The Guardian's Jessica Valenti makes an excellent point about a common right-wing tactic for arguing against equality:
I'm wary of broadly painting Western women as universally less oppressed than others - there are actually many ways the U.S. lags behind other countries on women's rights, like political representation, corporate power and parental leave - but it is true that American women have more legal rights than women in some other countries. Saudi Arabia is the only country in the world where women aren't allowed to drive. In Afghanistan, a woman can go to jail for leaving her abusive husband. Brazilian women can't access abortions, nor can women in Ireland. According to a 2011 UN report, 127 countries don't explicitly outlaw marital rape.
But is that really the standard by which people want to judge equality? So long as we have the right to vote, drive, go to school and work, American women should shut our mouths and be grateful to American men for allowing us to have that much?
The righteous fight for bare minimums doesn't have much of a ring to it. The goal of feminism is justice - not to just be better off than other oppressed women. There's no such thing as equal by comparison.
This is very similar to a common argument against LGBT equality in this country. I can't count how many times I've had someone, usually an American conservative opposed to LGBT equality, say "You should go to such-and-such country, where those people are 'really oppressed.' Then you'd appreciate how good you have it here already."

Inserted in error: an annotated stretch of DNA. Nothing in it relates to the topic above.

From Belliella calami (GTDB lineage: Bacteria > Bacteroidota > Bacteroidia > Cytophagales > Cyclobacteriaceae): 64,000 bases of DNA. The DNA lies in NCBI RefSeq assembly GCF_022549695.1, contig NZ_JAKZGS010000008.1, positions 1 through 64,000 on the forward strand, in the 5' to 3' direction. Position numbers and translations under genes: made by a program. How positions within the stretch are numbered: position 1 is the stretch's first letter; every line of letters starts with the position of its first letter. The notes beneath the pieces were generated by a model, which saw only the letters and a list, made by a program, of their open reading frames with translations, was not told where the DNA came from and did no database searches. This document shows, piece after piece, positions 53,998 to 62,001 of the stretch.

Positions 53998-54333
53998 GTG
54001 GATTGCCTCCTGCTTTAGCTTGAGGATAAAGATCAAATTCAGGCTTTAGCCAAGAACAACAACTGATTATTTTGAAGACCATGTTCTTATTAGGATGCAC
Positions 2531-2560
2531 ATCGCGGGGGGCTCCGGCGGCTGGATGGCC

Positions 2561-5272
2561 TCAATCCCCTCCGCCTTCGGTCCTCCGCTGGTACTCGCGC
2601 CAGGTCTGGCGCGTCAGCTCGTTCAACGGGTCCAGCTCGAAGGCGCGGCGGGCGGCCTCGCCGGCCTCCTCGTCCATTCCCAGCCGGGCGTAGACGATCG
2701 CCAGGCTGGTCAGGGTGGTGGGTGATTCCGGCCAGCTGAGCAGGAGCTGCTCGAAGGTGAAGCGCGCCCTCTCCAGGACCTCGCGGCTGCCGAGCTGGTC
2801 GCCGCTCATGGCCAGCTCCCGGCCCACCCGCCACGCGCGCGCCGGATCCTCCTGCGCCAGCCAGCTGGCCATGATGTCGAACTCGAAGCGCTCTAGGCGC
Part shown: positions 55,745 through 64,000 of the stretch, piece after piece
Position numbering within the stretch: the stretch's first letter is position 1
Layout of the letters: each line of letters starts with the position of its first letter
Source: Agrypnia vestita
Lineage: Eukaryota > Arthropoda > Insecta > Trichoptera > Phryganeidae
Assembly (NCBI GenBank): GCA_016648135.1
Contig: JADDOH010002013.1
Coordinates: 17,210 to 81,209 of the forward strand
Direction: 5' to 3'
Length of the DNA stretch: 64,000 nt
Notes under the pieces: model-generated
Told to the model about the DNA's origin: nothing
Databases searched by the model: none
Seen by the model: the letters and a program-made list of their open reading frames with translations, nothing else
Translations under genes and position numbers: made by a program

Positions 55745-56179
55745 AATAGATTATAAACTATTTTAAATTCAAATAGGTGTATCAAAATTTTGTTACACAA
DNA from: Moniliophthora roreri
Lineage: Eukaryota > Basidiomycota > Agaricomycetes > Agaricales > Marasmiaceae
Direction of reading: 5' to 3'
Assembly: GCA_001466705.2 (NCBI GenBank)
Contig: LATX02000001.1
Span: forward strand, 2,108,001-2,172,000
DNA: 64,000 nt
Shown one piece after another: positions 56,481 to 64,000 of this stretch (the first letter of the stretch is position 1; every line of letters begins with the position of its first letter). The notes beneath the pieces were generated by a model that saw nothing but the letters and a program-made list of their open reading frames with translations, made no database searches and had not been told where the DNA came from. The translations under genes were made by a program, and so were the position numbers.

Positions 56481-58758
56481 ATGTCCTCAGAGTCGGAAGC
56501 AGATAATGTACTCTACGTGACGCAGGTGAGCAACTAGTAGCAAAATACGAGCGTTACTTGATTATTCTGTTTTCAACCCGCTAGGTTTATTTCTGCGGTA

Mind you, we know that this is often said by people who are involved in movements that export to other countries the kind of oppression they'd like to impose on us back home. The draconian anti-gay laws in Russia and Uganada are prime examples of the role of the extreme religious right in the U.S. directly influencing extreme anti-LGBT laws. So they have a direct hand in doing the actual oppressing. (Uganda's law was recently struck down by the courts on technical grounds, leaving the door open for the country's parliament to pass it again.)
Like Jessica Valenti said, righteously fighting for bare minimums doesn't have much of a ring to it. We're not fighting just to be better off than people who are oppressed elsewhere. There is no such thing as equal-by-comparison.
It's a common right-wing tactic to try and change the subject, by asking "Why aren't you talking about this instead?" Usually "this" is something going on in another country. But I think with the laws in Russia and Uganda, we've seen that fighting for equality isn't an either/or question -- as in either here at home, or some other country.